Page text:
It used to be that if your organization needed a data center, you had no choice but to break ground on-site and take the traditional stick-built approach for your construction project.
Even in the best-case scenario, you wouldn’t be able to turn your servers fully online for at least 18 months. You’d also be crossing your fingers, hoping that the data center you ended up with wasn’t riddled with errors and defects. Let’s also hope that you were able to stick to your budget and your timeline, which was much easier said than done, as according to McKinsey, the average large construction project has typically run 80 percent over budget and taken 20 percent longer than predicted. To accelerate project timelines, reduce budgets and increase quality, more and more organizations are opting to use prefabricated construction to build their data centers.
What is prefabricated construction?
Instead of having a team of contractors build a data center on-site, prefabricated construction takes place off-site—at the vendor’s facility. Teams of skilled contractors build modular data center components at their own facilities, and once they’re ready, those parts are then brought to the client’s property and assembled there on-site.
Due to this approach, companies are able to accelerate construction timelines by as much as 30 percent, and completed data centers can be delivered in a few short months. Due to the construction being done somewhere else, additional steps of site preparation and permitting are eliminated from the equation.
What’s more, companies get the peace of mind that comes with knowing they will end up with a high-quality data center on the other side. By partnering with the right vendor, you gain access to a team of skilled contractors who adhere to the highest quality standards in the industry.
Why is prefabricated construction on the rise?
Prefabricated construction is becoming more and more common, because it delivers a number of benefits that, for many, prove too good to pass up.
1. It helps solve the skilled labor shortage
As the U.S. population gets older, a national skilled labor shortage is looming. Research suggests that the vast majority of younger workers are not interested in joining the construction industry. Yet at the same time, in the age of cloud computing, mobile devices and ubiquitous connectivity, data center demand continues to increase. By opting to build a modular data center, organizations can avoid running into labor shortages by contracting a dedicated team that builds data centers all year round.
2. It costs less and takes less time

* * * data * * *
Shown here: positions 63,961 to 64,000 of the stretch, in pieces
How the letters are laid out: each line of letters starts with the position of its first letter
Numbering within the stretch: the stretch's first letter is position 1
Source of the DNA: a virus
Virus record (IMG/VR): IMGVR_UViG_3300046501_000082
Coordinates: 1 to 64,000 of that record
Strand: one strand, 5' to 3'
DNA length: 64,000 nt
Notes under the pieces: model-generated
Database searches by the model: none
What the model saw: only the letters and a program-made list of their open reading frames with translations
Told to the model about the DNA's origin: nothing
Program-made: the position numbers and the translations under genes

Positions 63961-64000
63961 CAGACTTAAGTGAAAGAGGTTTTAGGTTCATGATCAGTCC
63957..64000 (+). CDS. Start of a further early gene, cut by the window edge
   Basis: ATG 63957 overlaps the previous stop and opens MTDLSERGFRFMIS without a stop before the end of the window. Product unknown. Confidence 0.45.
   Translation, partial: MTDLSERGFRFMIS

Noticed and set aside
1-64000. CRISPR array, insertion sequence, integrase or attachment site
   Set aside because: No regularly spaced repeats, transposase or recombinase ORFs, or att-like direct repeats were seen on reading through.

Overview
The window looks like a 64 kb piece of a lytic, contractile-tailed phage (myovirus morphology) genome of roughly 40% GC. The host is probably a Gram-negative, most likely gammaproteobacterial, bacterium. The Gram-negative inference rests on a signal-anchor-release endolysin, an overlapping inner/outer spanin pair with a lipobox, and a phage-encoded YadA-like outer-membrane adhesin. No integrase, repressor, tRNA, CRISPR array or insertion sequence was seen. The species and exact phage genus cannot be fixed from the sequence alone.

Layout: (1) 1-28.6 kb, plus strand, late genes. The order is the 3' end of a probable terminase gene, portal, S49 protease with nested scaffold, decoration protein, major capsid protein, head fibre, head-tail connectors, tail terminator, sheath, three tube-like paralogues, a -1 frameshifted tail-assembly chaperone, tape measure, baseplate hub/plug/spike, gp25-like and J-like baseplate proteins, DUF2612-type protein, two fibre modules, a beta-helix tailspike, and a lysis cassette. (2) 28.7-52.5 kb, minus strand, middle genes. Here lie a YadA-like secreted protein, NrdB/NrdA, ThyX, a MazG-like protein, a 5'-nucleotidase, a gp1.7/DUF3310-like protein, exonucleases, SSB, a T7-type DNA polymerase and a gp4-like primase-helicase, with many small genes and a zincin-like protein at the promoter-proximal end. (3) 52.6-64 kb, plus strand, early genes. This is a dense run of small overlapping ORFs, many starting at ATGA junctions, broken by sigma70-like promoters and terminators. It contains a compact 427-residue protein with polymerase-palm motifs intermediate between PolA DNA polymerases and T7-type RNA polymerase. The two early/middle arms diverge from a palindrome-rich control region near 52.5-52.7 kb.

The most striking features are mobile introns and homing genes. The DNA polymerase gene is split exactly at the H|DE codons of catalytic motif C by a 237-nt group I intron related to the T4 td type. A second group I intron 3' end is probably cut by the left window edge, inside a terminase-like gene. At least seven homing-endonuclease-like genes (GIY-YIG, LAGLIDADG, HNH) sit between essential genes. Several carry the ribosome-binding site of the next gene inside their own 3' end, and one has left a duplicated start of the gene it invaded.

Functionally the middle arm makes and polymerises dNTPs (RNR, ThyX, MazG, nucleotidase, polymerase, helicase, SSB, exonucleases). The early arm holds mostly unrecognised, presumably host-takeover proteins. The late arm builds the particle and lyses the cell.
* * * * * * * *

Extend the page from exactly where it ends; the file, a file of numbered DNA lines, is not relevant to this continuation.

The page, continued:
A recent McKinsey report found that off-site construction can reduce costs by up to 20 percent and accelerate project timelines between 20 percent and 50 percent. Organizations that are trying to spend their money efficiently and open their data centers’ doors faster—or both—are increasingly opting for the modular approach to save time and money. Even in the COVID-19 era, companies can move data center projects forward on schedule by taking this approach.
3. It’s completely customizable and easy to secure
Like the name suggests, modular data centers are flexible by design. Configure components however you want, and build a bespoke data center that meets your organization’s unique needs. As an added bonus, when you partner with the right vendor, you end up with a high-quality data center that features robust security mechanisms.
4. It’s better for the environment
By 2025, it’s expected that construction waste will double to 2.2 billion tons. With off-site construction, you can reduce the construction waste of your projects by half. As a result, your company can lower its environmental footprint and help preserve a brighter tomorrow for future generations.
How is prefabricated construction done?
Once you’ve decided to go with a modular design for your data center project, here’s what you can expect to happen next:
- The vendor will begin engineering your data center, completing concept design and detail.
- Construction begins when companies would usually be dealing with approval, permits and site prep.
- Once completed, the data center is tested and approved.
- It’s then transported to your property.
- Once it arrives, the data center is put together and then turned online.
As you can see, it’s a relatively straightforward process—and one that should help you open your doors considerably faster than taking the old-fashioned approach.
When should your company consider prefabricated construction?
There are a number of reasons why organizations like yours are moving to prefabricated construction. You should consider modular data centers:
- If you have budgetary concerns
- If you’re facing deadline constraints
- If your property is in a remote location
- If you want a high-quality data center
- If you don’t want to disrupt day-to-day operations
- If you want a completely customizable solution
- If you want to leverage cutting-edge technology
For more information on modular data centers and whether prefabricated construction makes sense for your organization, check out our free guide, The Complete Guide to Modular Data Centers.